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Low N grass



Key messages emerging from the project:

  • Nitrogen increases dry matter yield with all species tested
  • The effect of N on quality is less and more variable than yield
  • No consistent significant differences in ranking were identified with perennial ryegrass and timothy varieties with increasing N levels
  • Clover yield were significantly lower when grown in companion with cocksfoot compared to perennial ryegrass or timothy
  • Persistence was higher with higher N levels, which could delay the need for re-sowing
  • The relative performance of varieties selected from the RGCL will be similar under most, lower N, conditions on farms. Dry matter yields (t/ha) from different N levels


Results for perennial ryegrass

100 N 200 N 400 N SE LSD
Year 1 conservation 8.6 11.1 16.7 0.68 1.34
Year 2 simulated grazing 3.8 5.8 10.1 0.52 1.02
Year 3 conservation 5.0 6.8 12.7 0.7 1.39


Mean digestibility values

Management 100 N 200 N 400 N LSD
Year 1 cut 1 (conservation) 74.3 73.4 70.6 1.39
Year 1 cut 2 (conservation) 74.7 74.6 71.1 2.08
Year 2 (simulated grazing) 71.2 71.9 74.4 1.56

Beef & Lamb
Project code:
01 August 2011 - 31 December 2015
AHDB Beef & Lamb
Total project value:
Project leader:


74316 Final Report 2016

About this project

The Problem:

One of the knowledge gaps identified with the Recommended Grass and Clover List (RGCL) system is that the current test protocol uses a large amount of inorganic nitrogen fertiliser (circa 400 kg N/ha) in order to identify varietal differences over a limited number of years. As a result the current RGCL trials represents a high input production system and there is a need to identify varietal characteristics that are of importance in low and zero inorganic N input production systems. The results can then be disseminated to farmers, so that they can be confident of picking varieties that will perform most efficiently in the systems that they operate.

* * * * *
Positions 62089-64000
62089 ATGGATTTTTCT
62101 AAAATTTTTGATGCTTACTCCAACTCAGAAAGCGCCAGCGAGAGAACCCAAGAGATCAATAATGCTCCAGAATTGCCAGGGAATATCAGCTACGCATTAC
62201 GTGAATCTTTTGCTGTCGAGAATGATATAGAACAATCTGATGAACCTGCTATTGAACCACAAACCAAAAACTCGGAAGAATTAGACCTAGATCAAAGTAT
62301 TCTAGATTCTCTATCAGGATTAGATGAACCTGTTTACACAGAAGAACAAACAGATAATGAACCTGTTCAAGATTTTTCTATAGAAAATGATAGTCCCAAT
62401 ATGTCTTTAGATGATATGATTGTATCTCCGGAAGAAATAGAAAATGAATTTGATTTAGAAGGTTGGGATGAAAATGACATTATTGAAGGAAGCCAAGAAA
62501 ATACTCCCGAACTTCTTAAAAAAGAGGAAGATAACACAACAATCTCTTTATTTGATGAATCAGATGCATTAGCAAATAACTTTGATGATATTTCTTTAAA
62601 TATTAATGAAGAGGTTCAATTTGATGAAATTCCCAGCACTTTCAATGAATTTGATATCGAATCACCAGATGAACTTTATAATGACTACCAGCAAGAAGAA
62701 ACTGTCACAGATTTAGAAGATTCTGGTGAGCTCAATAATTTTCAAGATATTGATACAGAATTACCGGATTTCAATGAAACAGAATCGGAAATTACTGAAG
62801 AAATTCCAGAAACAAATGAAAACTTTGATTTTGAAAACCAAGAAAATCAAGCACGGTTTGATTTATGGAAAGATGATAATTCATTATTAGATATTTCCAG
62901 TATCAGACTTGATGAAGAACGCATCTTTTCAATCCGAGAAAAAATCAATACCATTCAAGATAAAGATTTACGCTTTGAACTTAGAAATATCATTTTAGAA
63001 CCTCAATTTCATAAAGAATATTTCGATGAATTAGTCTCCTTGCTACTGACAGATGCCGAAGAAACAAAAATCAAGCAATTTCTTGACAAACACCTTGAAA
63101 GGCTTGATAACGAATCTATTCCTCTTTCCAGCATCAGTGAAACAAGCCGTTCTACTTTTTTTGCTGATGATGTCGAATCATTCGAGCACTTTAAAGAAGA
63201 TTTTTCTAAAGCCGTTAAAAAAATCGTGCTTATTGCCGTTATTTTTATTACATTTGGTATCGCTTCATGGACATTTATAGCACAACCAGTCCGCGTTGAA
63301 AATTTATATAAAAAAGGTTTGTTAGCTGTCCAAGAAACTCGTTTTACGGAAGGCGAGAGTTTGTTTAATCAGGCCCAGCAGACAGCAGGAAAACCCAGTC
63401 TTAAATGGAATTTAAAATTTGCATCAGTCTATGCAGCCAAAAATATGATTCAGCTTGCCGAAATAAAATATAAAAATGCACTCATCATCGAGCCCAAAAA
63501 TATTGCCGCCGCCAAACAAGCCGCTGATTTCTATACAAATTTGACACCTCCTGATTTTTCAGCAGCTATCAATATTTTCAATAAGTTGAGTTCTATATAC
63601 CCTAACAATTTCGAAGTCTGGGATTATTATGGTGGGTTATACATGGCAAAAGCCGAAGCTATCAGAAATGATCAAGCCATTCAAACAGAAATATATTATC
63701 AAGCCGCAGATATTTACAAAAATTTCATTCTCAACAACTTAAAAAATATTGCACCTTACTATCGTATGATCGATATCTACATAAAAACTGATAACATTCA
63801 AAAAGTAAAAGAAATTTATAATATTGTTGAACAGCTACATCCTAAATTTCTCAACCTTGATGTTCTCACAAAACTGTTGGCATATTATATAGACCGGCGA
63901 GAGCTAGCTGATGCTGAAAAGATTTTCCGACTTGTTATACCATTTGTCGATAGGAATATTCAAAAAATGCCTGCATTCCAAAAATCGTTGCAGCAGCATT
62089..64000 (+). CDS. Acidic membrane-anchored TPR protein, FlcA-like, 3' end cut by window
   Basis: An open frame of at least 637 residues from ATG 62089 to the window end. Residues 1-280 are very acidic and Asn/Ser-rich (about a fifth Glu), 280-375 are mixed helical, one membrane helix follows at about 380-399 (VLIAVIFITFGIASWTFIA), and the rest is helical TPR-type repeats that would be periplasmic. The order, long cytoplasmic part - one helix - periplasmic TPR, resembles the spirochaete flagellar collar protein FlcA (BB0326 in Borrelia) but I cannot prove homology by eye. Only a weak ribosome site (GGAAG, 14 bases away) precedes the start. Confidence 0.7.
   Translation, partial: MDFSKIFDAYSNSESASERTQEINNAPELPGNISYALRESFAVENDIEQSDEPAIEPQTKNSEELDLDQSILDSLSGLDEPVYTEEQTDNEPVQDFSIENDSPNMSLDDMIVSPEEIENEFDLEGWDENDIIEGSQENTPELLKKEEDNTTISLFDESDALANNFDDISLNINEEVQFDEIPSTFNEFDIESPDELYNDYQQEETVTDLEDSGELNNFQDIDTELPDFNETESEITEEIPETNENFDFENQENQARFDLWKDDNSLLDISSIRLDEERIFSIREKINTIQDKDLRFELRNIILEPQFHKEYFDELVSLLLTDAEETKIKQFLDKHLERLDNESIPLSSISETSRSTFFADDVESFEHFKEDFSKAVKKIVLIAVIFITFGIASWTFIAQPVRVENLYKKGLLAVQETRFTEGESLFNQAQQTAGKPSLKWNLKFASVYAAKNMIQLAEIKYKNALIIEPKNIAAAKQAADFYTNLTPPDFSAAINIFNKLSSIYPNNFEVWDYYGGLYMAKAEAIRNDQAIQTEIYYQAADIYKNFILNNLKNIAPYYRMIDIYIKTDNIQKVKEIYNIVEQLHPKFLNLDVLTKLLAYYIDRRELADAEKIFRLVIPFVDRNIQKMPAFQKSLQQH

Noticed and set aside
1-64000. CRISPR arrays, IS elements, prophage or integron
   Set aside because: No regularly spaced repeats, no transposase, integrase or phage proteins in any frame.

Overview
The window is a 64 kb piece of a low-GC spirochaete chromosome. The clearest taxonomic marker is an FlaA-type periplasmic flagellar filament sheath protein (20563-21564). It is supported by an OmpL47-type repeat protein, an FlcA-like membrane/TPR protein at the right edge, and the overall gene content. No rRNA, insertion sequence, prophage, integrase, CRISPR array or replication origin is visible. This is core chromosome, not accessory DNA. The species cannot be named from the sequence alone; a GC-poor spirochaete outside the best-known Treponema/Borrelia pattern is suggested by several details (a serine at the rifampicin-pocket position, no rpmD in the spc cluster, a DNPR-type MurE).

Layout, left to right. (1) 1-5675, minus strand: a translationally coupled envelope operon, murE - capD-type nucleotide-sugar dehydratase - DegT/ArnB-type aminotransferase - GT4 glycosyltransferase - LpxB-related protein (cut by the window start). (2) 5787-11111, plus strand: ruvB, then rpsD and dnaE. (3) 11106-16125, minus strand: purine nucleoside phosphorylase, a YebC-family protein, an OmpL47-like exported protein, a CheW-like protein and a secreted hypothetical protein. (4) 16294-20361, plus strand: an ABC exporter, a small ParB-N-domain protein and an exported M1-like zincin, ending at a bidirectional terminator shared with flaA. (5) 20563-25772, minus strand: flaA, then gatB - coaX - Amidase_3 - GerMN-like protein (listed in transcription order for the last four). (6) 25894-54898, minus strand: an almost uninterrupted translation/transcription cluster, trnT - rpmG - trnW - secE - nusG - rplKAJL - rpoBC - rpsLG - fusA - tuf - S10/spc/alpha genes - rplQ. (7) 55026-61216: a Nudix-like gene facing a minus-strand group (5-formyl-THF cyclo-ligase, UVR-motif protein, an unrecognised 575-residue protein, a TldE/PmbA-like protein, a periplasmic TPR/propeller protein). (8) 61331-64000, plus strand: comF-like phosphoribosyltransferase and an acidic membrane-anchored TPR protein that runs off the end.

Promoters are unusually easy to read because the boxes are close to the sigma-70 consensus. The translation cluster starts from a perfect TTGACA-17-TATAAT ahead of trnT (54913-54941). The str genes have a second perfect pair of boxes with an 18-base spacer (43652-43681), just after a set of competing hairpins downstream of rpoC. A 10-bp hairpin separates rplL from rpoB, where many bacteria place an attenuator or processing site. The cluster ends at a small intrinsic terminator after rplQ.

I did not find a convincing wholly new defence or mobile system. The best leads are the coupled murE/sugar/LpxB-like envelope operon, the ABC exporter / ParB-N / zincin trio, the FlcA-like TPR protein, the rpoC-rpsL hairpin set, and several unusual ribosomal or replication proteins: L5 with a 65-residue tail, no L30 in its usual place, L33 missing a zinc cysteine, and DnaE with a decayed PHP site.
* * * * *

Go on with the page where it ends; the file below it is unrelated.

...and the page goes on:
Work recently carried out by NIAB (2004-2006) on limited information suggested that there may be some correlation between Perennial Ryegrass (PRG) variety performance under the current RL system and a low input system, but a very weak correlation under zero inorganic N (organic) production for PRG and White Clover. Overall the data on organic production and low input systems is very limited and we have been unable to draw firm conclusions with which we can provide advice to farmers.


Project Aims:

To test grass and clover varieties from the Recommended Grass and Clover in order to provide advice to farmers on which varieties to use in low and zero inorganic N systems.



On three NIAB sites (Yorkshire, Devon and Shropshire) plots of three diploid intermediate heading and three tetraploid intermediate perennial ryegrasses, and three Timothy varieties will be grown under nitrogen regimes of 100 kg, 200 kg and 400 kg N per ha. The same varieties plus three cocksfoot varieties will also be grown with two types of white clover to see the impact of nitrogen from clover. These trials will be run over three seasons.



The results will be used to investigate if changes to the current testing protocol are needed to reflect lower nitrogen use with the industry. The results will also be used to help producers make mixture selections.